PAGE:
Exhibitions

> Notorious Rowdies

Clare Arni

14 September - 21 October, 2017


Notorious Rowdies – a series of performative photographs by Clare Arni marks Arni’s third solo exhibition at TARQ. The term ‘rowdy’ has a particularly evocative quality in South India. The ‘rowdy’ is an unsavoury character, an outlaw, with a strangely alluring bravado. Clare Arni’s fascination with the figure of the ‘rowdy’ began a few years ago while scouring the crime beat section of a local daily, the Deccan Herald. This captivating section carried sordid tales of the nefarious activities of local gangsters, many of whom carried cryptic and outlandish aliases like Dairy, Chicken and JCB. The crime beat section and its sensationalist reportage style was for Arni, an echo of the garish aesthetic of film posters that are plastered across Bangalore, the city she calls home. The posters glamorized violence, with larger than life characters in incredulous scenarios.

Fascinated by the specific persona of the ‘rowdy’, Arni began toying with the idea that perhaps there is a violence and drama in all of us; a rowdy under the surface, waiting to leap out. She began her project by photographing friends – fellow artists and writers – in various modes of the ‘rowdy’. The participants were asked to delve into the inner life of the rowdy they had chosen to embody, creating elaborate back stories and crime sheets. What began as a fun project has turned into a series of performative photographs that are simultaneously humorous and macabre, with an aesthetic reminiscent of a low budget film. They unearth the dark fantasies of the subjects while also serving as a mirror to the universal voyeuristic fascination with violence.

The exhibition is accompanied by a text by Zac O’Yeah – an author and one of Clare’s first “Rowdies.”

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Artists

Clare Arni

Clare Arni is a photographer based in Bangalore, India. Her work encompasses architecture, travel, social documentary and cultural heritage. She has been published by leading British book publishers Phaidon, Thames and Hudson and Dorling Kindersley. She has also contributed work to magazines like Abitare (Italy) Tatler, Conde Nast (UK) Wallpaper, The Wall street journal and Harvard Design magazine as well as many Indian magazines. Her solo photographic books document the history of the architecture of Banaras, Palaces of the Deccan, the recent excavations of Hampi, the capital of the Vijaynagar Empire and a four month journey along the course of the river Kaveri. Her solo exhibitions document the lives of marginalized communities in some of the most remote regions of India and the disappearing trades of urban India. Her work has been exhibited Internationally at the Essl Museum, Vienna Austria, Grosvenor Vadehra, London, Bose Pacia, New York, Berkeley art museum, California and is the permanent collection of the Saatchi Gallery, London, the Freer/Sackler gallery of the Smithsonian Institute, Washington and Art Gallery of New South Wales, Sydney, Australia.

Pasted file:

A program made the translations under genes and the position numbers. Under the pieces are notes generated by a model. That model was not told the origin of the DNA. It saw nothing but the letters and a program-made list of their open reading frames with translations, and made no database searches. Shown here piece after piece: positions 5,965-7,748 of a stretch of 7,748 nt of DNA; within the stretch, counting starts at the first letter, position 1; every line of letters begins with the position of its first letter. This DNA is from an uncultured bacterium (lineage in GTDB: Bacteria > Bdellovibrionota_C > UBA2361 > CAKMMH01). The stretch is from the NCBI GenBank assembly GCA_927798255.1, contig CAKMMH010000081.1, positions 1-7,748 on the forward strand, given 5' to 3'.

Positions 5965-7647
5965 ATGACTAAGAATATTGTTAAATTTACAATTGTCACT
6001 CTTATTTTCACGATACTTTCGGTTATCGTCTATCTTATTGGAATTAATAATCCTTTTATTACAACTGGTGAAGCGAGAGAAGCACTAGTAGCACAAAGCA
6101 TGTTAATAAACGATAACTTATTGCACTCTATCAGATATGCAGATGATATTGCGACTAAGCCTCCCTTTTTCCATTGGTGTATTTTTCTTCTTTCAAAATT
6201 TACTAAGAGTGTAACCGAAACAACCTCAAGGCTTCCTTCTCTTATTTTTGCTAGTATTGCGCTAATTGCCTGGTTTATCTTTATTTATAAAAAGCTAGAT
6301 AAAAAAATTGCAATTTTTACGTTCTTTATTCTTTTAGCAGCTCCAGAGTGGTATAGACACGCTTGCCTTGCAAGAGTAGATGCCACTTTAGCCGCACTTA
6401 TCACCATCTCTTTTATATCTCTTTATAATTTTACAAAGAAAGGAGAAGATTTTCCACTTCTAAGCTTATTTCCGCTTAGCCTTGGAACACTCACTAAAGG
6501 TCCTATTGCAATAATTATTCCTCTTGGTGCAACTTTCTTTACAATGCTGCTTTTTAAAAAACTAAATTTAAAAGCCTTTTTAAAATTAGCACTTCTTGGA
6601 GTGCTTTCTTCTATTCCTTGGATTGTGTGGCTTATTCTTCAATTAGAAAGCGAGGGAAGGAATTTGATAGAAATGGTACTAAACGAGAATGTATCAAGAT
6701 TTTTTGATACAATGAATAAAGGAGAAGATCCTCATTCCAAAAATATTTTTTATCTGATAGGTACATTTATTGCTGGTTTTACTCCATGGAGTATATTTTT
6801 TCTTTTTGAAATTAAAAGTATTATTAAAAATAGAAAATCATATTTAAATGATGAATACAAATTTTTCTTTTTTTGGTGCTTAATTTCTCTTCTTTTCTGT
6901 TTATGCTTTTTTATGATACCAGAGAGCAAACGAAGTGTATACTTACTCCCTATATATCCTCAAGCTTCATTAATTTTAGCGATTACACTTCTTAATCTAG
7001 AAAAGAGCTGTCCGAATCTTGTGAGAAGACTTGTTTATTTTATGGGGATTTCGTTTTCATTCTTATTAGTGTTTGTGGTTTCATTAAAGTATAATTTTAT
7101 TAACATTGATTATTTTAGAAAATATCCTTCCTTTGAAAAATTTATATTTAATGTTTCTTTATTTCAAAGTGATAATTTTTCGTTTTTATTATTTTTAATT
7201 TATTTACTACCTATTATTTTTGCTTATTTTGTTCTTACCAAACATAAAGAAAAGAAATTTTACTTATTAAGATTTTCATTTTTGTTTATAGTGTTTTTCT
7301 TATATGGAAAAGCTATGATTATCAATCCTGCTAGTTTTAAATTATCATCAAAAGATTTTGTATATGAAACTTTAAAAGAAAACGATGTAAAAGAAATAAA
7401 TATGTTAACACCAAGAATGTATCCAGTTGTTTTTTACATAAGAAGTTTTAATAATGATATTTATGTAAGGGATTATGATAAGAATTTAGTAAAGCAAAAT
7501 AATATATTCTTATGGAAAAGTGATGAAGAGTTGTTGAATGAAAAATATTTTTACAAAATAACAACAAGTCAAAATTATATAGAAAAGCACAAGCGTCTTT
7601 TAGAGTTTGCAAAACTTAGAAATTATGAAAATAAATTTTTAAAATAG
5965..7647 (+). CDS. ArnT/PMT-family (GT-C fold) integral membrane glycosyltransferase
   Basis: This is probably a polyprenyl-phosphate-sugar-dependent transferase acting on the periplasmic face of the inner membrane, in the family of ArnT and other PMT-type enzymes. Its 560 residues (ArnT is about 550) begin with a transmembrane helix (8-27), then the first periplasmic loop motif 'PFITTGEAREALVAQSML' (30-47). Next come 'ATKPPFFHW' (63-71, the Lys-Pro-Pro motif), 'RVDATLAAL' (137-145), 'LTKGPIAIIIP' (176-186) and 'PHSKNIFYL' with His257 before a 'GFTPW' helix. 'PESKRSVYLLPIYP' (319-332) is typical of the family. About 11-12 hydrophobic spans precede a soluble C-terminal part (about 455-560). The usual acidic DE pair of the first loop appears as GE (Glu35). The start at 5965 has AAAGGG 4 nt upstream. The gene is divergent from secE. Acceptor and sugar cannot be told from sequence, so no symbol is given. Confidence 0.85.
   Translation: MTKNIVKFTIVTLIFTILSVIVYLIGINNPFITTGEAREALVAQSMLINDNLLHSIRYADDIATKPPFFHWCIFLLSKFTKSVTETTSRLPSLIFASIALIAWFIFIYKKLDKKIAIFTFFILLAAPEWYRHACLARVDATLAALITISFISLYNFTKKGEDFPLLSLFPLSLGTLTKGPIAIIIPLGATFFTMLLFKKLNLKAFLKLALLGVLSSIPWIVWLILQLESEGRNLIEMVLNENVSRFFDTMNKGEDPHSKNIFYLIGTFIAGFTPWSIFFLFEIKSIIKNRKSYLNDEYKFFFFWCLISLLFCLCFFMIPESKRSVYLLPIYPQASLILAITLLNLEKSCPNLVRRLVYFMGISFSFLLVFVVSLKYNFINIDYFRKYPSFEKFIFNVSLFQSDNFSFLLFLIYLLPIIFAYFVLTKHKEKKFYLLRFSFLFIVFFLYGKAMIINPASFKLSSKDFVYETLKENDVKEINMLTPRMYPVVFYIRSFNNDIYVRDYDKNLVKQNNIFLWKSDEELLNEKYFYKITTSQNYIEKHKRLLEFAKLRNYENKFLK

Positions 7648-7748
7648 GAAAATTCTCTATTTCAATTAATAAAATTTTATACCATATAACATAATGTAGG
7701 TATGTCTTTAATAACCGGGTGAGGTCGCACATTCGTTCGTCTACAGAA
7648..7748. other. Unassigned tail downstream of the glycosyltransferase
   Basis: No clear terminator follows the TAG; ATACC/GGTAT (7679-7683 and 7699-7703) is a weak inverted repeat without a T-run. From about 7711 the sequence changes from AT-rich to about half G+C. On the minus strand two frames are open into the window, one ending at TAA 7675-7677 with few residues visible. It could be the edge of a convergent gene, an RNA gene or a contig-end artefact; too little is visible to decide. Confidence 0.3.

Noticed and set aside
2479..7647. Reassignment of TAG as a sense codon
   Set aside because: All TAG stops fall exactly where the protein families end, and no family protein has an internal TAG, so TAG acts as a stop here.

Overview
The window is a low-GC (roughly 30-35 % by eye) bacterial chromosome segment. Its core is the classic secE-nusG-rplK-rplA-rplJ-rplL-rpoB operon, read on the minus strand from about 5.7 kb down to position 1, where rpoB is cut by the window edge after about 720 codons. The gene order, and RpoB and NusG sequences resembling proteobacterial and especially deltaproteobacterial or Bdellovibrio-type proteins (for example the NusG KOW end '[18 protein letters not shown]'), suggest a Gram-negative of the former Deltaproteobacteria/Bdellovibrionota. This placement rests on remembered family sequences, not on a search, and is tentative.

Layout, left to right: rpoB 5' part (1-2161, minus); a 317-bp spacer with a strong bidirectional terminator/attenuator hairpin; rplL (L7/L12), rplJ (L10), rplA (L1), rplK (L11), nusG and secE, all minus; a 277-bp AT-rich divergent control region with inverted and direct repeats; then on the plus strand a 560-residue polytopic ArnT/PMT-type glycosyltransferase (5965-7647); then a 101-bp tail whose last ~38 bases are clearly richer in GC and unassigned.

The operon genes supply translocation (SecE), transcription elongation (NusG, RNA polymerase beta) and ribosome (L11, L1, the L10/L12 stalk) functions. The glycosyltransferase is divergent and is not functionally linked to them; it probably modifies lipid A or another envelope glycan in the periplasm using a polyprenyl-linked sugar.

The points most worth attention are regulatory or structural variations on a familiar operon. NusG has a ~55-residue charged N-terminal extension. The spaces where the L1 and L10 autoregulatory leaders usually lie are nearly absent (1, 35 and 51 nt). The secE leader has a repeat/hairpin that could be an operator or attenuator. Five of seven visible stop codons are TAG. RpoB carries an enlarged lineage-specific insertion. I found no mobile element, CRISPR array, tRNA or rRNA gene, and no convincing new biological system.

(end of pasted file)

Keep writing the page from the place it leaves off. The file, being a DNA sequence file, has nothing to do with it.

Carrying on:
Press

  • Dr. Jekyll and Mr. Rowdy

    The official definition of the word rowdy is a ‘noisy and disorderly person’. But a rowdy in Bengaluru-based British photographer Clare Arni’s world could be anybody or anything. From a brothel owner to the butterfly effect, the choices that fit your idea of what a rowdy could be are endlessly exciting.

    The Hindu
    24 Sep 2017
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  • Cryptic & Outlandish

    The term “rowdy” has a particularly evocative quality in South India. A “rowdy” is an unsavoury character, an outlaw, with a strangely alluring bravado. Clare Arni’s fascination with the figure of the “rowdy” began a few years ago while scouring the crime beat section of a local daily. This captivating section carried sordid tales of the nefarious activities of local gangsters, many of whom carried cryptic and outlandish aliases like Dairy, Chicken and JCB.

    The Sunday Guardian
    16 Sep 2017
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  • What’s your spin? Art shows that invite you to view art differently

    simple installation, which puts together a photograph of Mahatma Gandhi, a trowel, stone beads, a rosary and laminated marine frame, tries to see 1947, the year of Independence and Partition, from the view of a disappointed and dejected Mahatma Gandhi.

    The Hindustan Times
    16 Sep 2017
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  • Tarq art gallery’s new photography show delves into the anatomy of a rowdy

    It is an unarguable fact that Indians in general have a penchant for grandeur. Films conflate every emotion with elaborate sequences of song and dance, and even low-budget productions don’t let their lack of funding hinder their larger-than-life characters and incredulous plots. We are a culture that relishes hyperbole and melodrama in fiction—and sometimes, real life tends to follow suit.

    Architectural Digest
    12 Sep 2017
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